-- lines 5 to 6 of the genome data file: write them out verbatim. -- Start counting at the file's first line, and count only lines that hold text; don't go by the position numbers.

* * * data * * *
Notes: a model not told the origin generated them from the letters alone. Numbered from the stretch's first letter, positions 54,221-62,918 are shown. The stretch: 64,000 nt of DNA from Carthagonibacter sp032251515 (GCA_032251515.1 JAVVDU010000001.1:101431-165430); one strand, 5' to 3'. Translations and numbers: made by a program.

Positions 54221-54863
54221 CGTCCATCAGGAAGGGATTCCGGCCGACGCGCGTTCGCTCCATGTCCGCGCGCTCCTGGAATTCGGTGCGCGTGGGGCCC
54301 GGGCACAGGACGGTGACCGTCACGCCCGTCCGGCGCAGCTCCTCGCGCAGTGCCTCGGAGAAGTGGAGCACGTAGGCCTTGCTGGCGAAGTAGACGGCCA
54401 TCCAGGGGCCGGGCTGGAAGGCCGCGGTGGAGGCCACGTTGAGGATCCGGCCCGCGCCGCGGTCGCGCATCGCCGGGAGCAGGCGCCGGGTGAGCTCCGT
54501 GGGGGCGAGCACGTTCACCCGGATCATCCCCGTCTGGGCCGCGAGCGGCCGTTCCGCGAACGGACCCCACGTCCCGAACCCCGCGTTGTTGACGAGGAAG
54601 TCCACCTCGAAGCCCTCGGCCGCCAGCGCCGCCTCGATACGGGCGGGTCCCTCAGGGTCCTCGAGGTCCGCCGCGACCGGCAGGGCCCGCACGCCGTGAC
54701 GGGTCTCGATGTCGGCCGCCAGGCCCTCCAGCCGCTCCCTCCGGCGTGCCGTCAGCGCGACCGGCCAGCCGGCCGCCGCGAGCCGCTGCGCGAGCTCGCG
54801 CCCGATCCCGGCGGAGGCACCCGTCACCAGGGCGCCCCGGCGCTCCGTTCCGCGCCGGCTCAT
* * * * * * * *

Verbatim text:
54401 TCCAGGGGCCGGGCTGGAAGGCCGCGGTGGAGGCCACGTTGAGGATCCGGCCCGCGCCGCGGTCGCGCATCGCCGGGAGCAGGCGCCGGGTGAGCTCCGT
54501 GGGGGCGAGCACGTTCACCCGGATCATCCCCGTCTGGGCCGCGAGCGGCCGTTCCGCGAACGGACCCCACGTCCCGAACCCCGCGTTGTTGACGAGGAAG